Brain & Behavior Research Foundation

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Brain & Behavior Research Foundation
Brain Behavior Research Foundation logo.png
Founded 1981
Focus Alleviate the suffering caused by mental illness by awarding grants that will lead to advances and breakthroughs in scientific research [1]
  • New York, NY
Key people
Jeffrey Borenstein, M.D., President and CEO; Stephen A. Lieber, Chairman of the Board; Herb Pardes, M.D., founding and current President of the Scientific Council

The Brain & Behavior Research Foundation is a nonprofit [501(c)(3)] organization that focuses on mental health research. The Foundation website states, “100% of all donor contributions for research are invested in NARSAD Grants leading to discoveries in understanding causes and improving treatments of disorders in children and adults, such as depression, schizophrenia, anxiety, autism, and bipolar, attention deficit hyperactivity (ADHD), post-traumatic stress and obsessive-compulsive disorders.” [2]

The Brain & Behavior Research Foundation serves a growing population living with or touched by mental illness. An estimated 1 in 4 Americans live with a diagnosable mental illness, including approximately 6 percent whose mental illness is so severe as to interfere with daily activities such as work, school, or family life. “In addition, mental illness is the leading cause of disability in the U.S. and Canada." [3]

History and founding[edit]

The Brain & Behavior Research Foundation began with a group of family and friends in 1981 and was originally named the American Schizophrenia Foundation. Three leading national mental health organizations collaborated to create the foundation: the National Alliance for the Mentally Ill (NAMI), the National Mental Health Association (NMHA), and the National Depressive and Manic Depressive Association (NDMDA). In 1985, the organization became the National Alliance for Research on Schizophrenia and Depression (NARSAD); in 2011 it rebranded itself as the Brain & Behavior Research Foundation, “awarding NARSAD Grants to fund research in every major area of brain and behavior research for all mental illness.”[4]

The Brain & Behavior Research Foundation believes strongly in research and allocates 100% of donations for research to scientific research. The organization’s fundraising and administrative costs are underwritten by separate grants. All research proposals are reviewed by a Scientific Council, which consists of 146 volunteer mental health leaders including Nobel Prize winners, members of the National Academy of Sciences and chairs of psychiatric departments.[5]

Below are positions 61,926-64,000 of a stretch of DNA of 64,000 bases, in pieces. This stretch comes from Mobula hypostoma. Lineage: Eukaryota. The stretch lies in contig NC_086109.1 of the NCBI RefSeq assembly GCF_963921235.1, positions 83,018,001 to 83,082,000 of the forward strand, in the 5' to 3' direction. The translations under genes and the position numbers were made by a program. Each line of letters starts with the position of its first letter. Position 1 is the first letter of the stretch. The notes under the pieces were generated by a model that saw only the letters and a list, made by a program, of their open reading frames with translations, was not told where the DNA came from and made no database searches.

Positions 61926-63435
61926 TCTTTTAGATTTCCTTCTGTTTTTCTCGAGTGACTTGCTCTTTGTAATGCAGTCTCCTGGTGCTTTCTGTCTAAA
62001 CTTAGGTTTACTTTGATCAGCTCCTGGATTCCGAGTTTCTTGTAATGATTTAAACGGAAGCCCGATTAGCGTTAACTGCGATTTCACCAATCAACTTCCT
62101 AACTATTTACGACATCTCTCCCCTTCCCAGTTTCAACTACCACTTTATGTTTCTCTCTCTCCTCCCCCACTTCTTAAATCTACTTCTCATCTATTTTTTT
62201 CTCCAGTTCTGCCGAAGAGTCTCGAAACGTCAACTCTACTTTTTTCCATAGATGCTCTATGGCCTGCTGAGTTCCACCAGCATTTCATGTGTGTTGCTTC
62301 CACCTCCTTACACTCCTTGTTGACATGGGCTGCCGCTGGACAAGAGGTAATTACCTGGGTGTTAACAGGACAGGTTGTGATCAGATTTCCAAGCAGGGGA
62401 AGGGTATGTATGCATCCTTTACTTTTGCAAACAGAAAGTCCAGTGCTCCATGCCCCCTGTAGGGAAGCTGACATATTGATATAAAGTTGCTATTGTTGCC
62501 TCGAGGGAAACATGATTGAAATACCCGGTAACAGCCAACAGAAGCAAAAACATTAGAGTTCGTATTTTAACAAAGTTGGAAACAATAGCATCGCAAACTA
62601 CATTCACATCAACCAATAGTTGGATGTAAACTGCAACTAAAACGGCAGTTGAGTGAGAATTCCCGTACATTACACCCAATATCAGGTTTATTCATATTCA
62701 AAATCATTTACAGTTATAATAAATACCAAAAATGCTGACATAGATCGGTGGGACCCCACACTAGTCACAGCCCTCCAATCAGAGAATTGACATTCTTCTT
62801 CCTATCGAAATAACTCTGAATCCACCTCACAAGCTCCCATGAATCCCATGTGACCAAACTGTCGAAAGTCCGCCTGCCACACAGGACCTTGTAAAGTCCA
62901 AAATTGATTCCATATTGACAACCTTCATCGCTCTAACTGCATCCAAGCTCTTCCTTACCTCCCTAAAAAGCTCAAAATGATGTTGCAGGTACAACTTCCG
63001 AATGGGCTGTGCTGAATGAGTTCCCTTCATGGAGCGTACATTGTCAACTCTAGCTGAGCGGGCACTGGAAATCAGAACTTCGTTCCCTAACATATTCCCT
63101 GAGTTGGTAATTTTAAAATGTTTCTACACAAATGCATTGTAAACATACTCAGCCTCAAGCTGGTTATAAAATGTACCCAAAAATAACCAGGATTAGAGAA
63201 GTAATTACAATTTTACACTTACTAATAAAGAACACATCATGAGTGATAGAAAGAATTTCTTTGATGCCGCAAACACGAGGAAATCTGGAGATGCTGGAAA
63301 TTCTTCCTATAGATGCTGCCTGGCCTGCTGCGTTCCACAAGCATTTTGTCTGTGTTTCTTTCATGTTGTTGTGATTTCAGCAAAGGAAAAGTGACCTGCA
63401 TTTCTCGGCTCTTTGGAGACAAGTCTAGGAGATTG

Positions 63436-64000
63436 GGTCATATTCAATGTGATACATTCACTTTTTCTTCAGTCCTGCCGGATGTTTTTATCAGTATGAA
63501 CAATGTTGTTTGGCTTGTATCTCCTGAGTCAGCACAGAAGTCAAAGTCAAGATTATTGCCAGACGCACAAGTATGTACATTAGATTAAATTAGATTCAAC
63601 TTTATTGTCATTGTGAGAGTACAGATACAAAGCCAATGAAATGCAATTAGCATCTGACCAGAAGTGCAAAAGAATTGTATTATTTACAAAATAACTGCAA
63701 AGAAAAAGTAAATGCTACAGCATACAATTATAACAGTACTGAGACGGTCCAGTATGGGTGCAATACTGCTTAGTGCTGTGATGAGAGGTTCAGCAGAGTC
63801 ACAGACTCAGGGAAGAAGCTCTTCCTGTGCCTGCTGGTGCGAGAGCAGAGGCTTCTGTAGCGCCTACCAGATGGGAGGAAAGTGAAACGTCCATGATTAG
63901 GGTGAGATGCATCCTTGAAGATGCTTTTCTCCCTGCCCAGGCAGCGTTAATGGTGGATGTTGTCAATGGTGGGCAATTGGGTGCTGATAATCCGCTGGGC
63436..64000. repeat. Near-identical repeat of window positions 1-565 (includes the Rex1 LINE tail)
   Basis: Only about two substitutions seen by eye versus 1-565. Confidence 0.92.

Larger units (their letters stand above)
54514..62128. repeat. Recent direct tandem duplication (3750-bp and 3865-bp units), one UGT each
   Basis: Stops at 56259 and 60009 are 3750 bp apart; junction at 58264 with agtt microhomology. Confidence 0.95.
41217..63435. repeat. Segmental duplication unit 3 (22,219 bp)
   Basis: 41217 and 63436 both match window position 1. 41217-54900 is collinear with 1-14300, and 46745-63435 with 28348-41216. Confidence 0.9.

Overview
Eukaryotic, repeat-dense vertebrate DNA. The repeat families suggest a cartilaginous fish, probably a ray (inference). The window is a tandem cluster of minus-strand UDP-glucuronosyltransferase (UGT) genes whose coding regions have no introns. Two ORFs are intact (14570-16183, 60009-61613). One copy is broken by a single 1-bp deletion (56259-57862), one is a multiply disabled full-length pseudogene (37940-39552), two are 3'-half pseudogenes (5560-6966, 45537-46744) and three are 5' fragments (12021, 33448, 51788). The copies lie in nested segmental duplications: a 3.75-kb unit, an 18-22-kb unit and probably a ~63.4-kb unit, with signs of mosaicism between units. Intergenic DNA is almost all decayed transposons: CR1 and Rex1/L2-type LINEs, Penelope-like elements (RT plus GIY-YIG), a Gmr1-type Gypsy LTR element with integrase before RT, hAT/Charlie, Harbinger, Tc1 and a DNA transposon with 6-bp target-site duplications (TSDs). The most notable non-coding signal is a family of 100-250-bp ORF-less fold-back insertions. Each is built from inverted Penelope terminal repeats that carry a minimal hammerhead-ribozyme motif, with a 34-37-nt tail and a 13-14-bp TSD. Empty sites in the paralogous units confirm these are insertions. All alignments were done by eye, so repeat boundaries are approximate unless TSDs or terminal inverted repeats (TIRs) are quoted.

The Brain & Behavior Research Foundation focuses its research primarily on eight of the most common mental illnesses in the United States and other developed countries[6]—schizophrenia, depression, bipolar disorder, autism, anxiety, post-traumatic stress disorder (PTSD), obsessive-compulsive disorder (OCD), and attention-deficit hyperactivity disorder (ADHD). NARSAD Grants are awarded to researchers in these fields according to three different categories: Basic Research, New Technologies, and Next Generation Therapies.[7]

The following are the latest NARSAD Grant statistics as of June 2014 according to the Foundation website:

  • Total given since 1987 (26th year of grant giving): $309.6 million
  • Total number of grants given: 4,569
  • Total number of institutions: 574
  • Total number of countries (other than the U.S.): 34

The most recent NARSAD Grantee Listing, from 2013, is available as a PDF file on the Brain & Behavior Research Foundation website.[8] The Brain & Behavior Research Foundation Scientific Council, led by Herb Pardes, M.D., executive vice chairman of the board of trustees of New York-Presbyterian Hospital, consists of 146 volunteer mental health leaders who review over one thousand grant applications each year across all major areas of brain and behavior research and make recommendations.[9] The Foundation also sponsors the Schizophrenia Research Forum website, an online community of scientists collaborating in their search for causes, improved treatments, and better understanding of schizophrenia.

Recent scientific discoveries by NARSAD grantees[edit]

General brain research[edit]

  • In April 2013 the journal Nature published results of a study by a NARSAD grantee that uses a groundbreaking new technique named CLARITY that makes it possible for researchers to see through an intact, preserved brain and into its structures in exquisite detail.[10]